Is your lady love from Moscow? Maybe not, but it might be useful to know some Russian love phrases anyway—stranger tidbits of knowledge have come in handy, even if you're not a student of Russian. Here's some tender words in Russian.
Before We Begin
The format of the vocabulary on this article will be English, then Russian, and then a phonetic guide to pronunciation. Stresses are indicated by a capitalization of the syllable involved. This is not a perfect guide to pronunciation, as there are many sounds in the Russian language that simply don't exist for speakers of English. Your best bet is to seek out audio recordings on the Internet of real Russians saying love phrases, or find a native Russian speaker who can guide you through the pronunciation in person.
This article does not explain the different structures of these phrases. To understand how these are constructed, you'll need a background in Russian grammar, which will require the use of other articles. However, if it's just a few useful phrases you want and nothing more, then this is all you'll need.
The Role of Love In Russian Culture
What does love mean to these Russians, anyway? Well, it depends on who you talk to of course, but there's some general attitudes within this culture regarding love and romance.
Russian romance traditionally involves love with a variety of other emotions, from sadness to joy, making it a richly emotional aspect of the culture. The Russians tend to be a deeply passionate people, and revel in outcries that might embarrass Westerners. So, the below vocabulary might seem like overkill to many readers, but it's the expectation of many Russians to be a bit on the wordy side.
Of course, like all cultures, Russian culture is changing with the times. Globalization has led to an influx of Western notions regarding love, which has led to a change in romantic attitudes between the generations. That being said, you'll still hear a lot of the same phrases and behaviors that you might read about in Tolstoy.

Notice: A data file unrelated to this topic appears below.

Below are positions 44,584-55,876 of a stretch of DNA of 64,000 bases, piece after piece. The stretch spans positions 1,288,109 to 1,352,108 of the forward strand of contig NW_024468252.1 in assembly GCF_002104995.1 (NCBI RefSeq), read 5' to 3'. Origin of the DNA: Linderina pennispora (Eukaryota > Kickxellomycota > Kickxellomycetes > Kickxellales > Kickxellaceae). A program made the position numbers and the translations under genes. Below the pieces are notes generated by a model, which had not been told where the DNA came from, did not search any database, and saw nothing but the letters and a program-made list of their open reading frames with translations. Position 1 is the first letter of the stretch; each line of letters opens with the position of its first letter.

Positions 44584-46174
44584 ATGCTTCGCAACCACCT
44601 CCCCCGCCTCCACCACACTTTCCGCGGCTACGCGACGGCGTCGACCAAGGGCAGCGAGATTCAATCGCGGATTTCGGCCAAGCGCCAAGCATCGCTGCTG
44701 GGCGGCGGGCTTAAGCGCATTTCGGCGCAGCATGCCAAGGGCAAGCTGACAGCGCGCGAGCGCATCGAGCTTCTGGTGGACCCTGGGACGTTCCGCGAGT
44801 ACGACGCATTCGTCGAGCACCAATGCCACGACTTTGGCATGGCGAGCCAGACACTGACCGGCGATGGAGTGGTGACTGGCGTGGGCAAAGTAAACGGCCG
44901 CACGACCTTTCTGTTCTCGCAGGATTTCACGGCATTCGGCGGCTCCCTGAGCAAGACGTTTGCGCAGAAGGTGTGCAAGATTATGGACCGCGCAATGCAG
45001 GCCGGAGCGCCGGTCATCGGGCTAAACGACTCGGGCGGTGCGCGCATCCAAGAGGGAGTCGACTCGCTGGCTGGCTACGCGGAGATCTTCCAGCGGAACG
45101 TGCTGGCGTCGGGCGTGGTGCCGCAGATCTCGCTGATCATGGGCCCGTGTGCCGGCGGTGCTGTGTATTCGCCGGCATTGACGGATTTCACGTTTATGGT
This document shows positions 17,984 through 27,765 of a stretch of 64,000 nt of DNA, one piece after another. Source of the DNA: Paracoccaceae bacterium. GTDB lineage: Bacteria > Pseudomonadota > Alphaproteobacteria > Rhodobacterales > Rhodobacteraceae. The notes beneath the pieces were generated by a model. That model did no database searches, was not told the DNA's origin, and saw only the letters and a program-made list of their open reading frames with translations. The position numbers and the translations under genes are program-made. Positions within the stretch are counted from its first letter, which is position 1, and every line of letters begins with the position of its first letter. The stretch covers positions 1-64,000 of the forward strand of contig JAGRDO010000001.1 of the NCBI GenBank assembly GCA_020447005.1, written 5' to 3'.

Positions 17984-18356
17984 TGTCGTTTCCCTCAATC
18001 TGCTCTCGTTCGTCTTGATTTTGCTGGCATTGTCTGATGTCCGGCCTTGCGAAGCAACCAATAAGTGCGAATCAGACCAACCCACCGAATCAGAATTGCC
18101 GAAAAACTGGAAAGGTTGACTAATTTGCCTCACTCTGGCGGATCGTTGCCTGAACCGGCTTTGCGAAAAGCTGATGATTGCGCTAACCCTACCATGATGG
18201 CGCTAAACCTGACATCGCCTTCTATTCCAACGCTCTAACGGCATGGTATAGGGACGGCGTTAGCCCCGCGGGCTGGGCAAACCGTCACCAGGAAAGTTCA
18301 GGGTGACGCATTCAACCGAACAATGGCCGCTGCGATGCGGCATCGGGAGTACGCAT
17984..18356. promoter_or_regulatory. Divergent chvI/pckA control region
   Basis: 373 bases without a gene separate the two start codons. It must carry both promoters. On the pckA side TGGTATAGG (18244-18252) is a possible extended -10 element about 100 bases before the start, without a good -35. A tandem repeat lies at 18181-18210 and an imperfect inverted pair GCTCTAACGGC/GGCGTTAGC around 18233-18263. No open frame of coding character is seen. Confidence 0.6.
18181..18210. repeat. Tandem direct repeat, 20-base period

Again, keep in mind that there's a fair bit of variation within Russian cultures, especially by the church they happen to belong in. Those calling from satellite countries that belonged to the former USSR may have very different attitude than someone from cosmopolitan Moscow.
Affectionate Phrases in Russian
You first need some things you can call that special someone. Here's a few tender ideas:
- My sweet: Милая моя (MIlaya Moyna)
- My sweetheart: Любимая моя (LyubImaya moyLyubImaya moyA
- My sun: Солнышко моё (Sol-nyshka moyo)
- My dear: Дорогая моя (DorogAya moyA)
- My joy: Радость моя (RAdost' moyA)
- My angel: Ангел мой (Angel moy)
Be creative! Referring to a loved one as anything that is good in this world will probably bring a smile out—as long as you're pronouncing it correctly, that is. New terms of endearment are just a page in the dictionary away.
Speaking Russian may not be enough to impress, however. How about some adjectives to add to those nouns?
- You are [so] beautiful: Ты [такая] красивая (ti [takAya] krasIvaya)
- You are lovely: Ты красивая (Ti krasIvaya)
- You are wonderful : Ты чудесная (ti chudEsnaya)
- You are pretty: Ты привлекательная (ti privlekAtelnaya)
- You are sweet: Ты милая (ti mIlaya)
- You are gentle: Ты нежная (ti nEzhnaya)
- You are kind: Ты такая добрая (ti takaya dObraya)
As with the previous, pretty much any positive adjective will do. Just flip through the dictionary and be creative. The structure is simple and easy enough to construct for yourself.
I Love You, And Other Passionate Phrases
Want to layer on the sap? Here's some little phrases that might come in handy:
- I love you: Я тебя люблю (ya tebya lyub-lyu )There is not a strict word order in Russian, so saying Я люблю тебя is also correct.
- I can't live without you: Не могу жить без тебя (ne magu zhIt bes tebya)
- I need you [so much]: Ты [очень н] нужна мне (ti [Ochen] nuzhna mne)
- I love you with all my heart, with all my soul: Люблю тебя всем сердцем, всей душою (lyubb-lyu tebya vsem sertsem, vsey dushoyu)
- Come to me, my love: Любовь моя, приди ко мне (lyubov moya, pridI ka mne)
- I can't live without your love: Мне не жить Без твоей любви (mne ne zhIt Bez tvayey lyubvI )
- My heart is full of love: Моё сердце полно любви (moyo sErtse palno lyubvI)
- All I need is your love: Всё, что мне нужно; это твоя любовь (vsyo, chto mne uzhno; eto tvoua lyubov)
- I will always love you: Я буду всегда любить тебя (ya budu vsegda lyubIt tebya)
If you've got a decent grasp of Russian grammatical structure, try constructing your own! Think back to all those things you wish people would say to you... and be creative!
Possible Lesson Plan
Want to practice this all? The best way is to play pretend (or not, depending on who you're working with.) Partner up with someone else and take turns trying out these sweet somethings on each other. It's either a good thing to laugh about between friends, or a cute way for two couples to get closer. Either way, it's a good way to learn some Russian in a fun, practical way.